NASA Buys 48 Nikon D2xs For Upcoming Spaceflights.

Discussion in 'Nikon' started by Rita Ä Berkowitz, Aug 5, 2007.

  1. I wonder why NASA would select this ancient beast over the Canon Mk III? I
    know that the D2xs is very robust and bulletproof, but it doesn't have the
    high ISO performance of the Mk III. Does NASA know something we don't?


    Rita Ä Berkowitz, Aug 5, 2007
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  2. Rita Ä Berkowitz

    Pete D Guest

    I guess they have run out of money and just can't afford good ones like the
    Pete D, Aug 5, 2007
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  3. Rita Ä Berkowitz

    PixelPix Guest

    I once read that Canon's are not used in space because they use
    fluorite lens elements. These tend to shatter/crack in the deep cold
    of space.
    PixelPix, Aug 5, 2007
  4. Rita Ä Berkowitz

    Bob Salomon Guest

    To be used on the Space Shuttle or the Space Station a camera must go
    through exhaustive testing for out gassing and then any problems found
    by NASA during the destructive out gassing tests must be changed by the
    manufacturer before NASA will purchase for use on the Shuttle or the
    Space Station. Nikon has passed these tests and been modified in the
    past as has Rollei 6008, Hasselblad and the Linhof Aero Technika 45
    which all do or have flown regularly.

    In addition NASA probably has a rather large collection of Nikon
    modified lenses for space (the windows on the shuttle are an easily
    scratched quartz. So the front of each lens has a protective ring on it
    so the lens can't scratch the window (NASA also uses these protective
    rings over their Heliopan filters that are space ready).

    Lastly the astronauts are pilots, doctors and scientists. Not
    photographers. They undergo extensive training on their specific mission
    for years They also undergo training on the other mission ready
    equipment. This includes the cameras. If they are already proficient on
    the Nikon it is a considerable manpower savings to not have to cross
    train them on a different system.

    And, the Nikons must do the job that is needed to be done to the
    satisfaction of the end users of the images.
    Bob Salomon, Aug 5, 2007
  5. Rita Ä Berkowitz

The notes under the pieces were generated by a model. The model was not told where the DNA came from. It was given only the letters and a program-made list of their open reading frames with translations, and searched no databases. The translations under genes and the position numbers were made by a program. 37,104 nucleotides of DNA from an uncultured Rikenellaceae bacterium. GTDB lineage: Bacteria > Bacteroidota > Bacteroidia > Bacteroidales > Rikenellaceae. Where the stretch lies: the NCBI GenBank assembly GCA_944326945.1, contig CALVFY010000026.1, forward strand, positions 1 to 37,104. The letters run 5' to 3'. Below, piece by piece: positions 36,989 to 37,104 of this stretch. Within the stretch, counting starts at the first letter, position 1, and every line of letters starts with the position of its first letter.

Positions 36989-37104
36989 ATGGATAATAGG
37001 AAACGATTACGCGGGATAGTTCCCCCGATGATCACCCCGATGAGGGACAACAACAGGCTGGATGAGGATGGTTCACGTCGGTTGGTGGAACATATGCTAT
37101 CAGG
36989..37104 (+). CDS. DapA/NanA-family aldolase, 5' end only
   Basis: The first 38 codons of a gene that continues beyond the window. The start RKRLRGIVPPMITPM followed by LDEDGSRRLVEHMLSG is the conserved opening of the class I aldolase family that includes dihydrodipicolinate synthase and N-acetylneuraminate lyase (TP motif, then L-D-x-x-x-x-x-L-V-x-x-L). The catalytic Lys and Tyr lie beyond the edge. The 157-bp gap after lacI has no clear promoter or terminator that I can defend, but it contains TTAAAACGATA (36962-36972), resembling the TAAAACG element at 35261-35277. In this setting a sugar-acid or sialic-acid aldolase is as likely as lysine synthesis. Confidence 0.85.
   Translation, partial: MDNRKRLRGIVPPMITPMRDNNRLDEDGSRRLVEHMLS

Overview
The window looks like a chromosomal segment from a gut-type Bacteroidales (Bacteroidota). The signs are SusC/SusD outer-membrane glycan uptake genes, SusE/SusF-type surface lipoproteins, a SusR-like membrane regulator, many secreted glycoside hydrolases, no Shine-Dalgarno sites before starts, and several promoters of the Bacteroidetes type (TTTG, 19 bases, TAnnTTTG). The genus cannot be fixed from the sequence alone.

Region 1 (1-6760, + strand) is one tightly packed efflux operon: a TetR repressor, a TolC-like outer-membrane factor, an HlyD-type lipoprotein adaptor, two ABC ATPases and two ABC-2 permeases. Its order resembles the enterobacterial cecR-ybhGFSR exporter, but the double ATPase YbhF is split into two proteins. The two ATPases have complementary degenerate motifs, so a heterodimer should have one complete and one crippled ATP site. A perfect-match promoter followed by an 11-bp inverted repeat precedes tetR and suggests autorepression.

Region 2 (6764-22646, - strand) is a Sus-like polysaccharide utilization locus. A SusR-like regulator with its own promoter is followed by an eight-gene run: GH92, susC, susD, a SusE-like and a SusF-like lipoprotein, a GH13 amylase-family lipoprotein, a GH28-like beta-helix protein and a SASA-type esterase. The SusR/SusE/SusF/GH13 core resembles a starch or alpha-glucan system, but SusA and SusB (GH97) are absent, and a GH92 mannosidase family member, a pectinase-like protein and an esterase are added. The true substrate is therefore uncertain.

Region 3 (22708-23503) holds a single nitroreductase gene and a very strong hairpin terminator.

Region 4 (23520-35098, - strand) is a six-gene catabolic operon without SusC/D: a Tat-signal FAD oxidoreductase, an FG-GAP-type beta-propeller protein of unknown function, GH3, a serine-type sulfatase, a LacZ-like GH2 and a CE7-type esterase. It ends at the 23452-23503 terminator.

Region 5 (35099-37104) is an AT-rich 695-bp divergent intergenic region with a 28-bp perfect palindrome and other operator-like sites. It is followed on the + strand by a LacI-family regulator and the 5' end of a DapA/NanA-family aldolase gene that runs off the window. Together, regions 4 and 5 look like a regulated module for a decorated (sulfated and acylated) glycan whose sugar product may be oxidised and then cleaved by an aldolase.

Toby Guest

    It's a simple matter to mount Nikon lenses on a Canon body.


    I once read that Canon's are not used in space because they use
    fluorite lens elements. These tend to shatter/crack in the deep cold
    of space.
    Toby, Aug 5, 2007
  6. Rita Ä Berkowitz

    RichA Guest

    They can't afford to have technical problems with cameras on space
    missions. "Hey, somethings wrong with the focus on this 1DMkIII! Can
    we fly home and get a new one?"
    RichA, Aug 5, 2007
  7. Rita Ä Berkowitz

    RichA Guest

    Where did you get THAT from? Quartz is hardness 7 on the Moh scale.
    Glass is about 5. Fluorite is 4, but they don't use it for outer
    RichA, Aug 5, 2007
  8. Rita Ä Berkowitz

    Pete D Guest

    Where did you get THAT from? Quartz is hardness 7 on the Moh scale.
    Glass is about 5. Fluorite is 4, but they don't use it for outer
    Pete D, Aug 5, 2007
  9. Rita Ä Berkowitz

    Bob Salomon Guest

    NASA. We sold them the Rolleis, Linhofs and the Heliopan filters.

    Each lens has a protective plastic ring on them to prevent them from
    scratching the windows in the shuttle.

    Ask NASA if you want a technical reason why.
    Bob Salomon, Aug 5, 2007
  10. Rita Ä Berkowitz

    Frank Arthur Guest

    Thanks for your concise, factual, illuminating reasons given!
    Frank Arthur, Aug 5, 2007
  11. Rita Ä Berkowitz

    RichA Guest

    I think I know why. Glass can be scratched in two ways, either
    because the material is harder than it is (quartz) or that enough
    force is used to fracture the glass, and "gouge" scratches. If some
    camera somehow got loose during liftoff, or whenever, it could be a
    projectile. So why not rubber coat the whole body?
    RichA, Aug 6, 2007
  12. Rita Ä Berkowitz

    -hh Guest

    They already answered that: FAR Part 12.